Court Cases by DelawareState v. Morris
1995 WL 562253 (Del. Super.)
Morris, then age 23, was convicted of sexually abusing an 11 year old girl and an 8 year old boy.
In imposing a lengthy sentence, the court expressed concern that he would be a "sexual predator" when he was released from custody. The court denied a motion to reduce the sentence, explaining that the motion "does not begin to address Defendant's life-long problems. Nor does it provide a plan for Defendant's future, commensurate with the level of his problems and the risk he poses to the community." 1995 WL 562253 at *1. This appears to suggest that the court would have been willing to consider a shorter period of imprisonment if the defense had proposed some plan for treatment and effective monitoring.
The court also expressed concern about the failure of the state to help Morris earlier in his life.
1995 WL 562253 at *1.
This case appears to illustrate how a state's failure to deal with the problems of FAS in childhood can cause serious harms once the individual reaches adulthood.
State v. Sullivan
1995 WL 465172 (Del. Super.)
Sullivan was convicted of murder and several other crimes, and sentenced to death. He attacked his conviction on the ground, among other things, that his trial attorney had not investigated whether Sullivan had FAS/FAE, and had not asked to have a psychiatrist appointed to evaluate whether Sullivan had FAS/FAE. The court rejected that claim.
The court proceeded from the premise that the failure to investigate that (or any other) possible mitigating evidence did not constitute ineffective representation if the defendant gave counsel "reason to believe that a line of investigation should not be pursued." 1995 WL 465172 at *8. The court held that Sullivan had given his attorney reason to believe that investigation of FAS/FAE would be unproductive because at his intake interview Sullivan stated that his family did not have a "history of alcoholism." 1995 WL 465172 at *3, *8. However, the record also confirmed that the trial attorney had been told that the mother at that point in time had a drinking problem, and appeared drunk to those who met her. The court does not explain why the attorney was not ineffective in ignoring this information.
The circumstances of this litigation are an important guide for how an attorney should determine whether FAS/FAE needs to be investigated. After the conviction Sullivan was diagnosed with FAS, and the correctness of that diagnosis was not questioned. The critical issue, then, is why his trial attorney mistakenly thought the matter not worth pursuing.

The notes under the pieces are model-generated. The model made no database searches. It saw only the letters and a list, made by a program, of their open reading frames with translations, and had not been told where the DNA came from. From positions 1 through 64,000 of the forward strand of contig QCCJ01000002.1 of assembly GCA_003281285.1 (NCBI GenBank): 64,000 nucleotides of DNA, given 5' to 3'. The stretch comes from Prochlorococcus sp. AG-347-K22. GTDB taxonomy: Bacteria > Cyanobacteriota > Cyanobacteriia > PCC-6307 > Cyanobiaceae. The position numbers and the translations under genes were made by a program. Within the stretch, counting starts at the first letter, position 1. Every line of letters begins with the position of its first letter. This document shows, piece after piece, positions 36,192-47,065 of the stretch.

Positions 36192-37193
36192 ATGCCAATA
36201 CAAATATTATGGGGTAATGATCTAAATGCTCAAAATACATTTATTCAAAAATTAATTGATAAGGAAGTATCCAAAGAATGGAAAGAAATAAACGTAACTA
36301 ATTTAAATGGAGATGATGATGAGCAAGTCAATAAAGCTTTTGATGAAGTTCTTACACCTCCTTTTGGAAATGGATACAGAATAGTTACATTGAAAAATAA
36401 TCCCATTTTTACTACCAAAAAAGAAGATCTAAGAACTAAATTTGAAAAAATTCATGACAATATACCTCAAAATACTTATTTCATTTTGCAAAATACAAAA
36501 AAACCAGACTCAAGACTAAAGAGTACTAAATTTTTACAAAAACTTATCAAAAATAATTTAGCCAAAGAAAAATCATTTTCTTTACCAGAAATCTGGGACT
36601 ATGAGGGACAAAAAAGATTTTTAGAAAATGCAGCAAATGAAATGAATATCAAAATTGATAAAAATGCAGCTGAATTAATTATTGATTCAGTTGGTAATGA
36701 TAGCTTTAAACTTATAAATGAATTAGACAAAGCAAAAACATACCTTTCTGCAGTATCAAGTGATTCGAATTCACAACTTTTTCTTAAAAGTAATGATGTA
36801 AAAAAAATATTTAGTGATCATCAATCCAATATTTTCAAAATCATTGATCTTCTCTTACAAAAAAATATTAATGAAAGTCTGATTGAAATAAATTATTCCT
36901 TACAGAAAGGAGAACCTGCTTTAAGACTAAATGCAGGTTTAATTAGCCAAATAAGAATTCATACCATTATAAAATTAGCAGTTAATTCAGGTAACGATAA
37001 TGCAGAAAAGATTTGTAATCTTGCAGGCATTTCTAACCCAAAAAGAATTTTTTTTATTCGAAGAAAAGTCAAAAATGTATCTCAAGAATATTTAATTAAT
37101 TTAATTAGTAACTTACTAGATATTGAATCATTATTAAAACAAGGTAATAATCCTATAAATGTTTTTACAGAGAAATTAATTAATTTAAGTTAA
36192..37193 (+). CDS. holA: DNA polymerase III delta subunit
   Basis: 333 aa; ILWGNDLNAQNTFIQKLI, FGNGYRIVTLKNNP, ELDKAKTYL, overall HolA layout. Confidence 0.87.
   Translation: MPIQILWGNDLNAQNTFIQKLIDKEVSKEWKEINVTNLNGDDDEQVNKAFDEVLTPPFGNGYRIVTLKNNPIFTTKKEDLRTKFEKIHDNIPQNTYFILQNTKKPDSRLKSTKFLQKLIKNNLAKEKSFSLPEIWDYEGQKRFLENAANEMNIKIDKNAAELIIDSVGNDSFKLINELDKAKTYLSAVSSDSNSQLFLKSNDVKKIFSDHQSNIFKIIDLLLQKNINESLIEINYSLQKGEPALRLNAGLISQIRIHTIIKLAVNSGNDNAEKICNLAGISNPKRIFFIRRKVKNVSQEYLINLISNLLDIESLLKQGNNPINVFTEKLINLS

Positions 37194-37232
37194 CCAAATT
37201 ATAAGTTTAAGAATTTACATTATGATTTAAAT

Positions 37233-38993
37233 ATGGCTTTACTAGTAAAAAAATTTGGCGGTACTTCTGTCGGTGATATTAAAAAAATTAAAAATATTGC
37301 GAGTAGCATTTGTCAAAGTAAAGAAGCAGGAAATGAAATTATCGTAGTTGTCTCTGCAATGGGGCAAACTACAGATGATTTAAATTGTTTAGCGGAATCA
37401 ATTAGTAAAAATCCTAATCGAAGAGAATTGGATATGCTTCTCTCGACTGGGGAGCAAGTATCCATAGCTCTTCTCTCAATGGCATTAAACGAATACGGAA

The court noted a variety of factors which led counsel to decide not to pursue this issue. (a) The defendant denied there was a history of alcoholism in his family. (This query may have been unreliable for several reasons. It is unclear what the defendant would have understood to constitute alcoholism. A level of drinking short of alcoholism is sufficient to cause FAS/FAE.) (b) The defendant's mother and sister stated he was "normal" until the age of 8. (What did they mean by "normal"--was this about IQ, behavior, physical appearance, social relationships? Why would an attorney rely on the judgment of a witness whom he knew had a drinking problem?) (c) The hospital record of Sullivan's birth describes him as a healthy newborn with no developmental abnormalities.
The critical problem in the attorney's evaluation is this. At no point did anyone simply ask the mother if she drank during her pregnancy. 1995 WL 465172 at *3. When asked that question following the initial trial, she readily disclosed that she drank two pints of liquor a day during her pregnancy. In retrospect, and for future cases, that seems a simple question that should be asked at least in any capital case.
The court also concluded that a diagnosis of FAS would not have affected the outcome of the sentencing phase because the court recognized after the original sentencing hearing that Sullivan had limited intelligence and reasoning powers. 1995 WL 465172 at *4, *9. This aspect of the decision appears not to understand that the impact of FAS is far more complex than the reduction of I.Q. level.